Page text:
The first week in October is Animal Health Week The Canadian Veterinary Association encourages us to learn more from our vets about caring for our animals, and truth be told, they help take care of us too.
“It’s definitely a win-win situation, says Toronto-based veterinarian Dr. Lana Conway from the Martin Veterinary Hospital. “Pets get us up and going in the morning to feed them, or go for a walk; they teach us love, respect, and care for them, and each other; we can get empathy from animals when we’re sick, and they know when we’re trying to do right by them.” Dr. Conway cites an example of a diabetic who then has a dog develop diabetes. “It helps to have that regime to take care of both of them, eating well, getting exercise, and taking medication if needed to help manage the disease.” She adds that getting out with a dog can help us to get to know our community, and that community can then help us if we need it.
For more than 25 years research has shown multiple benefits that caring for pets can help lower blood pressure, boost your immunity levels, and may help you to better connect with family, friends, and neighbours. And, contrary to popular belief, having a cat or dog in the house may actually boost your immune system against allergies. James E. Gern, a researcher at the University of Wisconsin-Madison has found that children growing up with animals—be they cats, dogs, or larger farm animals—are less likely to develop allergies and asthma, according to an article posted on WebMD. In his studies Gern found that infants and children who were living with or exposed to furry creatures were also less likely to develop eczema, an allergic condition characterized by red, itchy patches on the skin, including the scalp. Pets can become special friends to children, and they will often confide in them, which gives them a healthy outlet to express their feelings without fear of judgement, Dr. Conway says.
At the other end of the life spectre, animals can boost the health of our aging population. In addition to helping maintain physical health by getting out for regular fresh air and exercise with a dog, the animal provides unconditional love and companionship, which can boost mental health, especially for someone who may find themselves alone as they get older.
Many older adults may have to move into retirement or nursing homes and have to give up their beloved animals. However, thanks to a program called Therapeutic Paws of Canada (TPOC) they may still be able to connect with animals. Trained volunteers and their dogs or cats go into these homes, on a regular basis, which can really liven the days for the residents who may be suffering with Alzheimer’s Disease or dementia. TPOC also runs child programs where volunteers visit schools, libraries, and community centres when needed.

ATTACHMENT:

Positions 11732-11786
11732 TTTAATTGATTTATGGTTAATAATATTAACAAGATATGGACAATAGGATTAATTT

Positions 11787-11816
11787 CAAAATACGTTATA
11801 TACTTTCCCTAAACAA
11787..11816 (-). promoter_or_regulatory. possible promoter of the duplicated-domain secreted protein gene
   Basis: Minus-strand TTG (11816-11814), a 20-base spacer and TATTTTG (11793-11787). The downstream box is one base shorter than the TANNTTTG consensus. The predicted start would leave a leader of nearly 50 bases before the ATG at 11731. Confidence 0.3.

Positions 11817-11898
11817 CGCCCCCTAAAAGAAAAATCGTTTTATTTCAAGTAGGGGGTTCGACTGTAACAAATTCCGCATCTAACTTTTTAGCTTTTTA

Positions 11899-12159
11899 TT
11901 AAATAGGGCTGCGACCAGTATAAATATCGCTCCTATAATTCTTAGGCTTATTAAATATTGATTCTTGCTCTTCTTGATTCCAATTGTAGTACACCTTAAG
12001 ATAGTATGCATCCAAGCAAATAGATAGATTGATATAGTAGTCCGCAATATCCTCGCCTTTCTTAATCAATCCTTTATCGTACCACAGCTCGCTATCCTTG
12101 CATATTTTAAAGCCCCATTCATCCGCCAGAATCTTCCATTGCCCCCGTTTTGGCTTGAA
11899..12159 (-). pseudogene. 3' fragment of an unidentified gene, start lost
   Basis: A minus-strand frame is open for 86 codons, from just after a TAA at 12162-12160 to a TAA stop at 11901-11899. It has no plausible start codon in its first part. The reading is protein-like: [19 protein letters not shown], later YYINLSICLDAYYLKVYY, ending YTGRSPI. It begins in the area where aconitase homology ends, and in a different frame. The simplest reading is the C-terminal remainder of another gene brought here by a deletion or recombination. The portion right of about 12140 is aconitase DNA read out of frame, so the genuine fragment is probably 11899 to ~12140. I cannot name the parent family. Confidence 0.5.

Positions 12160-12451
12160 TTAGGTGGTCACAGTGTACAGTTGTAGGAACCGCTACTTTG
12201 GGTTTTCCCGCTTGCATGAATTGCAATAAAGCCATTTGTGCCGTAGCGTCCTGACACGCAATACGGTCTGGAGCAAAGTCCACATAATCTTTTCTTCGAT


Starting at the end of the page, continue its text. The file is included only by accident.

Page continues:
According to the TPOC website, “The medical establishment recognizes the benefits of therapy dog and cat programs. Connections with pets helps to calm agitated residents and stimulates wonderful conversations…..Recovery from surgery is accelerated when there is continued contact with a pet. The positive impact of our program on the day-to-day life of seniors in our community cannot be calculated.”
Dogs are not the only companion animals that can help boost your health. The simple act of petting a purring cat has shown to lower blood pressure. The purring can actually help strengthen and heal bones too. Low frequency mechanical vibrations have been used since the 1980s to help athletes recover from musculoskeletal problems, and now, studies have shown that similar low density sounds can help improve bone density, which can offset osteoporosis, one of the most common conditions for the elderly. The purring of a cat, thought to be about 25-50 Hz, can provide that low-density vibration.
Several studies have shown that cholesterol and triglyceride levels can be lowered with regular exercise—which may help to ward off heart attacks. So those walks with the dog are good for both of you.
On a mental health note, any enjoyable activity, which includes playing with and caring for a pet, can boost seratonin levels, which affect mood.
In short, owning a pet can help your body, mind, and spirit, helping you to live a happy, healthier life. “The research on this has not been just in one area, but in many,” Dr. Conway says, “and it’s time to learn from that research.”
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